How the British political system works

Photograph of the British Parliament building

British politics can seem very confusing – there are lots of different political parties and branches of government, and even though we have a monarchy we are also a democracy. We’ve put together this handy guide to answer some common questions about the British political system.

Is the Queen in charge of the UK?

Sort of. The United Kingdom is a parliamentary democracy under a constitutional monarchy. This means that while a monarch – in this case, Queen Elizabeth II – is the head of state, she is not the head of government. She does not get to make most of the decisions about how the government is run; that job belongs to the Prime Minister, or PM.

The English monarchy used to have absolute power, but that was a long time ago – over 800 years in fact. 2015 was the 800th anniversary of the Magna Carta, or the Great Charter. This document spelled out the rights and responsibilities of King John of England and the ruling class in 1215. The Magna Carta is regarded as the first statement of citizen rights in the world.

The Bill of Rights of 1689 – which is still in effect – lays down limits on the powers of the crown and sets out the rights of Parliament and rules for freedom of speech in Parliament, the requirement for regular elections to Parliament, and the right to petition the monarch without fear of retribution.

Nowadays the Queen’s role is mostly ceremonial.

Do England, Scotland, Wales, and Northern Ireland each have their own governments?

Yes and no. England is the most powerful country of the four and the British Government works for the Queen, who is an English monarch. Scotland, Wales, and Northern Ireland are all ultimately beholden to English law. However, Scotland, Wales, and Northern Ireland all have governing bodies that work exclusively on issues in their own countries.

Scotland is the most politically independent country. The Scottish National Party (SNP) have 56 seats in the House of Commons and the Scottish Government is responsible for running day-to-day matters in Scotland such as education, transport, and health.

Wales has the Welsh Government and the National Assembly for Wales, which are in charge of things like making laws for Wales and agreeing Welsh taxes.

At the moment Northern Ireland does not have a sitting government but Northern Ireland does have the Northern Ireland Executive and Assembly which has powers closer to those already devolved to Scotland.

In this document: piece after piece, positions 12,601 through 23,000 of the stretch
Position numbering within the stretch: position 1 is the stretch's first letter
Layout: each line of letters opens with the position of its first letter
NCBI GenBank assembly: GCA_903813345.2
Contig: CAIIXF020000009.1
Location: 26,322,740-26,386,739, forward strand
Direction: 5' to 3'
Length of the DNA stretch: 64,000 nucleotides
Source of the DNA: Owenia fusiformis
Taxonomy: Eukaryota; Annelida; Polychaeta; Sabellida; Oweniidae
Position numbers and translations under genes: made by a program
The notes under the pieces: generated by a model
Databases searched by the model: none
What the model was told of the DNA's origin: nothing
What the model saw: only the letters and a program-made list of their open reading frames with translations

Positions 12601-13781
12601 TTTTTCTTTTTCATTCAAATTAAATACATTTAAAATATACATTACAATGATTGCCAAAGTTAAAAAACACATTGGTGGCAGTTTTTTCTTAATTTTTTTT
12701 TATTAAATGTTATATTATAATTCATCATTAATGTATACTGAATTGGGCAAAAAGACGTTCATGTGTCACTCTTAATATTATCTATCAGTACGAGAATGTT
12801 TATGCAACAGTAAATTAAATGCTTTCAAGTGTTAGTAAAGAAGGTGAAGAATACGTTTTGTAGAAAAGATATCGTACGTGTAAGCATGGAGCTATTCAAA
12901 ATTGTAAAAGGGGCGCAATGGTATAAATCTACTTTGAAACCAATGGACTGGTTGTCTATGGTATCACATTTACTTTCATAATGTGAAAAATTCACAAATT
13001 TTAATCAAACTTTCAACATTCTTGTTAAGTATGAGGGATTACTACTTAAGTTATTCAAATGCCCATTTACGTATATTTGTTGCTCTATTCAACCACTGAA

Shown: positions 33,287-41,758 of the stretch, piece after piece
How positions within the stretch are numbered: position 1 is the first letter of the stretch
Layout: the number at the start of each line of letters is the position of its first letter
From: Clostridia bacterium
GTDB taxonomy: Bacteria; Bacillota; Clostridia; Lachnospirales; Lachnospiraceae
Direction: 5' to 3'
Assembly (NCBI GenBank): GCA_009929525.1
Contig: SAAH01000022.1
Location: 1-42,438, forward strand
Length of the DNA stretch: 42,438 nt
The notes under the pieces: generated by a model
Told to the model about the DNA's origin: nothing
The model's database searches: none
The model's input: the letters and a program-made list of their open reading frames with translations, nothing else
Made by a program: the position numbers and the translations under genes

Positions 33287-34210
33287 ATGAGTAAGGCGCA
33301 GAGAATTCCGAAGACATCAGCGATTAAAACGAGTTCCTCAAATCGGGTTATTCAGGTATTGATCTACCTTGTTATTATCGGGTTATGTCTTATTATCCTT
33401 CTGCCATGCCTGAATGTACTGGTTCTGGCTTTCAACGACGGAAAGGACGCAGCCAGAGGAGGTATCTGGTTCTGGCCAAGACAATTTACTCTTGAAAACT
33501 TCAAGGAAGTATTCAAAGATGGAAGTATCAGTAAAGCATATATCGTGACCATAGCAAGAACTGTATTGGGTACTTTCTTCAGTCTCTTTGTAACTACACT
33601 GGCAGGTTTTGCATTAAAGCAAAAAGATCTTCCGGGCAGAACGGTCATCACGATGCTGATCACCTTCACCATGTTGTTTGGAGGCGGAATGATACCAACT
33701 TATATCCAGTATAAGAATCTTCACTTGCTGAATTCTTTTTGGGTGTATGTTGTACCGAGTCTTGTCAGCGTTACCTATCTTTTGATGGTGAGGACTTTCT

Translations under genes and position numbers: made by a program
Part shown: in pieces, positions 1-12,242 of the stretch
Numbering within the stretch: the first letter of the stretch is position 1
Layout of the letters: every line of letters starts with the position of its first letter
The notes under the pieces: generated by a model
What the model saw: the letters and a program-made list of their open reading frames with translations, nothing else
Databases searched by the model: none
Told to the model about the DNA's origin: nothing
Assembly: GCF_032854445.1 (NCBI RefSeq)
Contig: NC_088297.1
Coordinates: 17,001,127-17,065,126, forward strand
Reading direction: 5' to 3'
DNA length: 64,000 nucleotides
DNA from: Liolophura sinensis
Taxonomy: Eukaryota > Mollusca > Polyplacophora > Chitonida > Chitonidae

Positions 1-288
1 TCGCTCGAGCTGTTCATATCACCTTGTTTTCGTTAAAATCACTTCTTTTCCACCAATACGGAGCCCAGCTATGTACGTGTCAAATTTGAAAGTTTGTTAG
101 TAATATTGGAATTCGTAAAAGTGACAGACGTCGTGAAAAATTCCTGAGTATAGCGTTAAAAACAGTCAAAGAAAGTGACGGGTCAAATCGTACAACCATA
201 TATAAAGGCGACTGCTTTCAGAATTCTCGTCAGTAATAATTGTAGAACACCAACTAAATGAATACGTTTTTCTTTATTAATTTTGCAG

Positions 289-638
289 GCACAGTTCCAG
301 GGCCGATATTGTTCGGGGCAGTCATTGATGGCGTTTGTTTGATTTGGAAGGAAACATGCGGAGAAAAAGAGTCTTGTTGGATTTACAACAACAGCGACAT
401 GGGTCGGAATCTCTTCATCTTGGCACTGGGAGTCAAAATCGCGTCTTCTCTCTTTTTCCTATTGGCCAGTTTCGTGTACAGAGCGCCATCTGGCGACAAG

Who makes the laws in the UK?

The UK’s government has three basic types of power: legislative, executive, and judiciary.

Legislative power is the power to make new laws or remove old ones. This power is held by Parliament, which is made up of the House of Lords and the House of Commons. The Scottish Parliament, the Welsh Assembly, and the Northern Irish Assembly also have legislative powers; however, they do not have as much authority as Parliament.

Executive power – the power to implement and enforce laws – is controlled by the British government, which works on behalf of the Queen, as well as the devolved governments of Scotland and Wales and the Northern Ireland Executive.

Judiciary power, which is the power to prosecute those who break the law, is kept independent of the legislature and the executive. The highest court in the UK is the Supreme Court of the United Kingdom.

What are the different political parties and how are their members elected?

People vote in elections for Members of Parliament (MPs) to represent them. The party that gets the most seats in Parliament forms the Government. For example, right now the Conservatives have the most seats in Parliament, so the UK has a Conservative Government. If, in the next election, Labour wins more seats, we will have a Labour Government.

There are lots of political parties in the UK, but the big ones are:

  • The Conservative Party (currently led by Boris Johnson). The Conservatives are “right wing,” or conservative. They typically believe that business shouldn’t be regulated and that we should all look after ourselves.
  • The Labour Party (currently led by Jeremy Corbyn). Labour are “left wing,” or liberal. People who are left wing believe that the state should support those who cannot support themselves. Ideas like the redistribution of wealth, the NHS, and job seeker’s allowance are fundamentally left-wing ideas.
  • The Liberal Democrats (currently led by Jo Swinson). The Lib Dems, as they’re called, fall between the Conservatives and Labour. Even though they have “liberal” in their name they are really a mix of liberal and conservative.
  • Scottish National Party (currently led by Nicola Sturgeon). The SNP is left wing and Scotland is, politically-speaking, more liberal than England.

Who can vote in the UK?

Members of the UK Parliament are elected in General Elections, which typically take place every five years. To vote in a General Election you must be:

  • Registered to vote
  • 18 or over on the day of the election (‘polling day’)
  • A British, Irish or qualifying Commonwealth citizen
  • Resident at an address in the UK (or a British citizen living abroad who has been registered to vote in the UK in the last 15 years)
  • Eligible to vote – i.e. you cannot be legally excluded from voting

How does the voting system in the UK work?

The UK voting system operates on a majority vote system. The political party that wins the most votes wins the election. For a political party in the UK to form a government they need an overall majority.

If the winning party does not have an overall majority then there is a hung parliament. If this happens, one large party will join up with a smaller party to form a coalition. By doing this, they exclude the main opposition and still have power – although it is now shared between the two coalition parties.